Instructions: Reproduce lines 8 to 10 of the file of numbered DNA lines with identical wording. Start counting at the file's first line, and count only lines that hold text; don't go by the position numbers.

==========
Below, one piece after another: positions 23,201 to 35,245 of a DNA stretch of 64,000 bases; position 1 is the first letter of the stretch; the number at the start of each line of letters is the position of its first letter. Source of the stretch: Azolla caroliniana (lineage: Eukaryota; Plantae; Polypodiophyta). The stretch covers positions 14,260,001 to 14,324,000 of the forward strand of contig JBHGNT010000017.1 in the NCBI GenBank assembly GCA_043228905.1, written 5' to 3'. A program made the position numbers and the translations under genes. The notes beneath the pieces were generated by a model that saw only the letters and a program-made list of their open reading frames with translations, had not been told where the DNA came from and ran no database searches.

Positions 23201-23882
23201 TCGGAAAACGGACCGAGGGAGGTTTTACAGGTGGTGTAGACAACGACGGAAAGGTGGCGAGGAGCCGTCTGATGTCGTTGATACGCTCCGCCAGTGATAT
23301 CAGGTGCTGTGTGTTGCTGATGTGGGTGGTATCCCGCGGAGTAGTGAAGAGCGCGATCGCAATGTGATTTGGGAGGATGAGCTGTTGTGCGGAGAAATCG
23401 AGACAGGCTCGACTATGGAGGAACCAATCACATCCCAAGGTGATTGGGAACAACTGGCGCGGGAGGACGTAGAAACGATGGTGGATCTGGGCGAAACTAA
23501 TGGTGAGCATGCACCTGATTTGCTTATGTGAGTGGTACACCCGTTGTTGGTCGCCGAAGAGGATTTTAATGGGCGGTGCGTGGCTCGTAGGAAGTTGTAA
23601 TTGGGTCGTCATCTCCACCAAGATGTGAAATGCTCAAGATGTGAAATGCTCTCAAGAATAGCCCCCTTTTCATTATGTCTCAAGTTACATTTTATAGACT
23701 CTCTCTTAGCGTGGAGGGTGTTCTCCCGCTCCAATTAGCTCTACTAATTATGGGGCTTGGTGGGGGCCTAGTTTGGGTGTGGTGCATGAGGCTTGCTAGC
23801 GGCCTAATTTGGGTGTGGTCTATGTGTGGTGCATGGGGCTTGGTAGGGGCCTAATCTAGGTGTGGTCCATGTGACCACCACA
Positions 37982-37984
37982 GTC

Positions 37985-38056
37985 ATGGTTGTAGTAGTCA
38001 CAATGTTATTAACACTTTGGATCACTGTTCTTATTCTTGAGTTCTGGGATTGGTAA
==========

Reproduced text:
23701 CTCTCTTAGCGTGGAGGGTGTTCTCCCGCTCCAATTAGCTCTACTAATTATGGGGCTTGGTGGGGGCCTAGTTTGGGTGTGGTGCATGAGGCTTGCTAGC
23801 GGCCTAATTTGGGTGTGGTCTATGTGTGGTGCATGGGGCTTGGTAGGGGCCTAATCTAGGTGTGGTCCATGTGACCACCACA
Positions 37982-37984